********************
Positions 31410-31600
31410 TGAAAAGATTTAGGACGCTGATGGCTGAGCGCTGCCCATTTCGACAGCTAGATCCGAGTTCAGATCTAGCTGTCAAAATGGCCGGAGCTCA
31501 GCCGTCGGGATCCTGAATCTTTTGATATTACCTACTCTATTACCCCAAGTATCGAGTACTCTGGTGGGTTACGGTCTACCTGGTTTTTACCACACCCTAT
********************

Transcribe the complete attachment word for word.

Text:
Positions 31410-31600
31410 TGAAAAGATTTAGGACGCTGATGGCTGAGCGCTGCCCATTTCGACAGCTAGATCCGAGTTCAGATCTAGCTGTCAAAATGGCCGGAGCTCA
31501 GCCGTCGGGATCCTGAATCTTTTGATATTACCTACTCTATTACCCCAAGTATCGAGTACTCTGGTGGGTTACGGTCTACCTGGTTTTTACCACACCCTAT